Shares of Tesla (NASDAQ:TSLA) rose sharply again on Wednesday, following a run-up on Tuesday fueled by news of the electric-car maker stock's planned inclusion in the S&P 500 index. Driving the stock price higher this time was a huge price target hike by Morgan Stanley analyst Adam Jonas.
The growth stock could benefit in the coming years from a business model shift toward higher-margin software and vehicle services revenue, the analyst says.
Here's a closer look at why Jonas is so bullish on Tesla stock.
Software revenue could propel Tesla stock higher
Tesla has become more than an automaker, Jonas told investors are Wednesday. The company is "on the verge" of a significant shift in its business model, the analyst explained. This enhanced business model will include meaningful revenue contribution from a high-margin software business on a recurring basis. Jonas is so confident in Tesla's future earnings potential from software that he has added software and connected vehicle services revenue and earnings to his forecasts for the business.
The addition of this expected business growth accounts for almost all of his $180 increase in his 12-month price target. Jonas now expects Tesla shares to rise to $540 over the next 12 months. This is up from a previous price target of $360.
With Jonas' new price target representing meaningful upside over the stock's $479 price tag at the time of this writing, he unsurprisingly boosted his rating for the stock from equal weight to overweight (similar to a buy rating).
Tesla's self-driving software is already becoming more valuable
Tesla already generates significant sales from Autopilot software. The company currently charges $10,000 per vehicle for its "Full Self-Driving" upgrade to its standard Autopilot technology. This price point is up 100% from a price of $5,000 as recently as May of last year. The price has been steadily rising as Tesla releases new features for the package.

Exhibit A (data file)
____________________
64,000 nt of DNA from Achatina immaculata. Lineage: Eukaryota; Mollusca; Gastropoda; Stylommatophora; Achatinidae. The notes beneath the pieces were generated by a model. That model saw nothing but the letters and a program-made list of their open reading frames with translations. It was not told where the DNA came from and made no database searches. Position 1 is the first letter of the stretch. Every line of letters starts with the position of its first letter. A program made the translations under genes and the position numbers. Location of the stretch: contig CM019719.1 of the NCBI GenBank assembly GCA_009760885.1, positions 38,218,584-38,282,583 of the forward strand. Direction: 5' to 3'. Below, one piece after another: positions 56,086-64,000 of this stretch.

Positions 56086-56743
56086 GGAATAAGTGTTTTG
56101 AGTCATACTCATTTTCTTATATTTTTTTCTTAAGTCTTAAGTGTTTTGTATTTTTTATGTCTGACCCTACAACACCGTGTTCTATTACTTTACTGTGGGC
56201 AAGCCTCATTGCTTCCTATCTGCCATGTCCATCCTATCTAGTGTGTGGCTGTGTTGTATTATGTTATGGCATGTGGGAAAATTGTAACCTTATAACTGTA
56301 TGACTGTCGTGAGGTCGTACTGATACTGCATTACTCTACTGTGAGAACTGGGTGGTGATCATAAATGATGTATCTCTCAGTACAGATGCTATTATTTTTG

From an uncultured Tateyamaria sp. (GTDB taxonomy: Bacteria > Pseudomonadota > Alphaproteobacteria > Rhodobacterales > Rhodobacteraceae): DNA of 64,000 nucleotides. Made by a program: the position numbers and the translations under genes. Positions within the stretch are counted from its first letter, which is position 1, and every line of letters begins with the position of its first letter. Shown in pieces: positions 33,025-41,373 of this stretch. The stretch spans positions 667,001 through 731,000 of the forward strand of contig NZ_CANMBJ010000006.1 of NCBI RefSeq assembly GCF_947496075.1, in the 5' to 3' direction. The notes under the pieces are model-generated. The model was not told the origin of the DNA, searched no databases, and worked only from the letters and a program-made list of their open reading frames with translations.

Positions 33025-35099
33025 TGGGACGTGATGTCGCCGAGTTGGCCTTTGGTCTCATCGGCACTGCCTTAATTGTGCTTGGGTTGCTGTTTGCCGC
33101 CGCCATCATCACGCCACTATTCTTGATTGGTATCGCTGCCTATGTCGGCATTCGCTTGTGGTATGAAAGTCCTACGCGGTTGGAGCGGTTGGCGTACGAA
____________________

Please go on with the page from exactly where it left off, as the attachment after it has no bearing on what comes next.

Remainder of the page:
Despite the software package's name, Tesla vehicles with the "Full Self-Driving" autopilot upgrade can't drive themselves. But the electric-car company did recently release a beta update enabling full self-driving for some of its vehicles, as long as the driver is ready to take over at a moment's notice. Since the feature requires the full attention of the driver, the company hasn't quite achieved fully autonomous driving yet.
Over time, Tesla believes the new technology could be worth over $100,000. With such an ambitious view for the technology's potential value, it wouldn't be surprising to see Tesla begin selling the technology on a subscription basis, making the technology more accessible to customers unwilling to shell out for the upfront cost. In September, a Reddit user reverse-engineered an upgrade to Tesla's mobile app to reveal a "subscribe" section, suggesting Tesla may be considering doing exactly that.
With Tesla's "Full Self-Driving" upgrade for Autopilot becoming more valuable with every new feature the company releases, it wouldn't be surprising to see Tesla build a substantial software business over the next five years. Further, a subscription for the electric-car maker's "Full Self-Driving" option could accelerate adoption of the feature while also helping Tesla achieve a recurring revenue model.